Forty years on, school awaits building

In 1976, the four-storey Qaumi Senior Secondary School at Sadar Bazar was razed to the ground during the Emergency period.

Published: 14th October 2018 08:51 AM  |   Last Updated: 14th October 2018 08:51 AM   |  A+A-

Tin sheets double up as walls and roof of the makeshift Qaumi Senior Secondary School which holds classes in two bactches | shekhar yadav

NEW DELHI: FAWAD (name changed) was in Class 1 when he first heard that his school will operate from a proper building, not under makeshift classrooms inside an Eidgah at Quresh Nagar in central Delhi. 

Now a Class 8 student, Fawad, in between giggles of his friends during recess, is much smarter. He harbours little hope of any perceptible change in the study conditions. “We don't think the school will have a building of its own anytime soon,” asserts one of his friends.

In 1976, the four-storey Qaumi Senior Secondary School at Sadar Bazar was razed to the ground during the Emergency period. The Central Board of Secondary Examination-affiliated school was then shifted to a DDA Colony, but it neither got land nor building.  

Things have not changed much even as four decades passed by. Thirteen ‘classrooms’ with tin shed roofs and walls are built in L-shape at the corner of the Eidgah premises. A ceiling fan, a blackboard on a stand and rusted iron benches comprise each ‘classroom’.  The principal's office and the teachers' room are adjusted in between.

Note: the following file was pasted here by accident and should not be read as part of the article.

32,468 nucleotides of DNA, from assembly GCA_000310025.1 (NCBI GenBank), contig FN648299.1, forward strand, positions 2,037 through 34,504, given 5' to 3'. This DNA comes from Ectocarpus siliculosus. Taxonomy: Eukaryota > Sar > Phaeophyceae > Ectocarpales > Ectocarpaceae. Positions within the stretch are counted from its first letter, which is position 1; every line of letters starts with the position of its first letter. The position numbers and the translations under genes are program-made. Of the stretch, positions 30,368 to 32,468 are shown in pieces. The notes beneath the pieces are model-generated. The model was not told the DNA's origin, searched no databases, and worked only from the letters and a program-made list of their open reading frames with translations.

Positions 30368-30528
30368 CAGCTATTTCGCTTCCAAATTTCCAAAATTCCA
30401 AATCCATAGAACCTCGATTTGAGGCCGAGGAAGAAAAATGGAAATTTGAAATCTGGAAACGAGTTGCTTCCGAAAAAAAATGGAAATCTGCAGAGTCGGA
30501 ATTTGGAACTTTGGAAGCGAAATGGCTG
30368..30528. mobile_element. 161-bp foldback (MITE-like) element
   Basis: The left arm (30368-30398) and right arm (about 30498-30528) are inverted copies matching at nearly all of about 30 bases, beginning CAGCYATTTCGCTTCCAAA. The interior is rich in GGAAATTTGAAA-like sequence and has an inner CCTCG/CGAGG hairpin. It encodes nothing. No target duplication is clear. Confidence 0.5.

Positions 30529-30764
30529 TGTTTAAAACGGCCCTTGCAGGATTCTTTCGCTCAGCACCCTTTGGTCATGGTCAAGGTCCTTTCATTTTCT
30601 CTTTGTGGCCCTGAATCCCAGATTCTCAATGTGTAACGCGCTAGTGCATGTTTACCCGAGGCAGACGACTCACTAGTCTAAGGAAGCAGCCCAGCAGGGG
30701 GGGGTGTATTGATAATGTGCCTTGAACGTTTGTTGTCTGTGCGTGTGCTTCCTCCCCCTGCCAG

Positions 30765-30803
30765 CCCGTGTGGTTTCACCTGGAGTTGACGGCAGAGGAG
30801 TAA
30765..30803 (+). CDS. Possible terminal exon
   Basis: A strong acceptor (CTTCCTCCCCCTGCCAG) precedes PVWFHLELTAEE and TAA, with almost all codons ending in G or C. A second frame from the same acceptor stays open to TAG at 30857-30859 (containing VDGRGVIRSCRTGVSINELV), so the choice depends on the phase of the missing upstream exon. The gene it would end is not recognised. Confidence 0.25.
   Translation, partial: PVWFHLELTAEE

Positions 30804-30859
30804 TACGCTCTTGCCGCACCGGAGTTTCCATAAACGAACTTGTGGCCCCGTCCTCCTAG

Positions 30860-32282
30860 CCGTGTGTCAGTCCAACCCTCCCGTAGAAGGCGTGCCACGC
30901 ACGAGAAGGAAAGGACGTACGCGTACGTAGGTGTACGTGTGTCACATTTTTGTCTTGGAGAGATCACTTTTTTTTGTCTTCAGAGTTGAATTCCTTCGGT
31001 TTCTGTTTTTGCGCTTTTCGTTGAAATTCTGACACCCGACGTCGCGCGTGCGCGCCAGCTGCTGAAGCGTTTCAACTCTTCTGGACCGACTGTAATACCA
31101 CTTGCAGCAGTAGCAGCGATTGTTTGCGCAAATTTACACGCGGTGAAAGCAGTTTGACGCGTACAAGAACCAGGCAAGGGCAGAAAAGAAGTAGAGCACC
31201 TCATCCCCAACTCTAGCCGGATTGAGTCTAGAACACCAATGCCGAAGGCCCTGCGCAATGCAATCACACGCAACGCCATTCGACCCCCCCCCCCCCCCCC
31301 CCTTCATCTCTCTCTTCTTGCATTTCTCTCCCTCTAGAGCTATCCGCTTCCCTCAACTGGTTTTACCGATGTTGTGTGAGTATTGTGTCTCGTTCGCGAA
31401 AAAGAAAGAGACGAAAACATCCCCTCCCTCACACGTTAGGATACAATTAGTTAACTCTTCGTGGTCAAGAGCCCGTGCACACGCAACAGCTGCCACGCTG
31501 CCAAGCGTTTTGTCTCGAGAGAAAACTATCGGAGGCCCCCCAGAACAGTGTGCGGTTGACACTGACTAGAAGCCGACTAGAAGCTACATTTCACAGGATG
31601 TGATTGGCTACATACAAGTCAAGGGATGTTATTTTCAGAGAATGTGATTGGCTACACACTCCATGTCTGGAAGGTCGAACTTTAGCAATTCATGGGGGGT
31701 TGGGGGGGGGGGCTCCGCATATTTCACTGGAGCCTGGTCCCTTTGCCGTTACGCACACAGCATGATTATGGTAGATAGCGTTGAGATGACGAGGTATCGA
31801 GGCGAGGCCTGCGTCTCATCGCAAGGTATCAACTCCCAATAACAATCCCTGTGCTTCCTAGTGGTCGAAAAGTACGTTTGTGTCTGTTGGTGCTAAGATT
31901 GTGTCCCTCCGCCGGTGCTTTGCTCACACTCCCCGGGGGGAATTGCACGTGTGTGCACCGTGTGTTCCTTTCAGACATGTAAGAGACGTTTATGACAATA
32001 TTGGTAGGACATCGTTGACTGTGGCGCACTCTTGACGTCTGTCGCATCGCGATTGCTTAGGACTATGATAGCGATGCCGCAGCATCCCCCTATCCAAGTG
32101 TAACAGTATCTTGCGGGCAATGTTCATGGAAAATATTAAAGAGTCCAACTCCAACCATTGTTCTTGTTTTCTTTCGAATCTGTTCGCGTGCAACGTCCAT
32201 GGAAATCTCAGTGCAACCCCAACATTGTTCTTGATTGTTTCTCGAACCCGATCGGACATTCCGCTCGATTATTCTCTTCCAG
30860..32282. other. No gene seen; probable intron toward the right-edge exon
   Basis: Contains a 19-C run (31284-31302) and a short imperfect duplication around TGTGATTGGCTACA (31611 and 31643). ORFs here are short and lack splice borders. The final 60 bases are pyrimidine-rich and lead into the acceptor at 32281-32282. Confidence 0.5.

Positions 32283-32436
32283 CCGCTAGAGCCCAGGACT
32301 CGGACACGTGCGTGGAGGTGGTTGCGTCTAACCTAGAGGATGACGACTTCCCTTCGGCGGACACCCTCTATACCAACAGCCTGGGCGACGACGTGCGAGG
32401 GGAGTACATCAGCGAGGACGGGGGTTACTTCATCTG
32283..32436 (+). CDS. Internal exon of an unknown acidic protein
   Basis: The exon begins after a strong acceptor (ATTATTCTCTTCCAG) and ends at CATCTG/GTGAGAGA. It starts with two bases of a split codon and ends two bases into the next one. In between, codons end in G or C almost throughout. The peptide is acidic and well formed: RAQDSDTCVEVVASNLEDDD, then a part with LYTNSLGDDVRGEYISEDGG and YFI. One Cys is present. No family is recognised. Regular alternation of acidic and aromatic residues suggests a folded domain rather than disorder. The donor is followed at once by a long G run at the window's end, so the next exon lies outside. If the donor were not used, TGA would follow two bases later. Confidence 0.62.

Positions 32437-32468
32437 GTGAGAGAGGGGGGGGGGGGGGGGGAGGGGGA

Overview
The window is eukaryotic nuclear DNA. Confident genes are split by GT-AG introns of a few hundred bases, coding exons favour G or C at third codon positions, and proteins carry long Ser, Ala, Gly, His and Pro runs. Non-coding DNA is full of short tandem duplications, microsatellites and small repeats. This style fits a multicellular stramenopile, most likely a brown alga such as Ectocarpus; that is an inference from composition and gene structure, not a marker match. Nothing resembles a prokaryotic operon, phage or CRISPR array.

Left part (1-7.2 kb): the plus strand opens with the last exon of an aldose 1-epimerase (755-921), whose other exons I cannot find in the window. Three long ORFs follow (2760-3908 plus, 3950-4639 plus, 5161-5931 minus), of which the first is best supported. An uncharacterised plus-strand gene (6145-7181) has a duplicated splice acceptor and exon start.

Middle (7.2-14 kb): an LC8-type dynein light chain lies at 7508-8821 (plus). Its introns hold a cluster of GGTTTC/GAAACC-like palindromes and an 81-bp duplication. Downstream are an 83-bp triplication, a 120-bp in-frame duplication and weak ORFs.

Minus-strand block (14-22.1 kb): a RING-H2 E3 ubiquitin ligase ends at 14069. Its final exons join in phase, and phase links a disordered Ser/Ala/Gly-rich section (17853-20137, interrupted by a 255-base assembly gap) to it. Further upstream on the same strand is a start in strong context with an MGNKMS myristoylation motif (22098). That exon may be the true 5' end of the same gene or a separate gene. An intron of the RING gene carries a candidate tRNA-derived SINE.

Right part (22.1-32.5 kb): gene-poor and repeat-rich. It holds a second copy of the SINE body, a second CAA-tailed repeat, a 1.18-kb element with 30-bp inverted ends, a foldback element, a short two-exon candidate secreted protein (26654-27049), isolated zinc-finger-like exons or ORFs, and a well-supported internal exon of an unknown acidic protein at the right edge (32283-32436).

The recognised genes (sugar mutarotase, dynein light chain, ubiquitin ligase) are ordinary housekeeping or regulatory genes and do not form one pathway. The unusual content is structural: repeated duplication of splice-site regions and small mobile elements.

As a senior secondary boys’ school with around 800 students at present, classes run in two shifts due to space constraint. While Class 6- 8 are held in the morning, the primary classes take place in the evening.
Like Fawad, other students and teachers have adjusted to their makeshift arrangements. However, they admit that it is better to have a building than operating from a temporary place.

The wait seems to be endless.  In August, the High Court had directed the Delhi Development Authority to allocate 4,000 square yards of land for a school building and complete all formalities with regards to the land in the next three months. A month-and-a-half has passed already and the school is yet to receive the documents, said a faculty.

School principal Mohabbat Ali is hopeful that a plot will be allotted, probably at a nearby vacated slaughterhouse site, for the school building in the wake of the high court order. He, however, is reluctant to speak further, saying it was a ‘court matter’.

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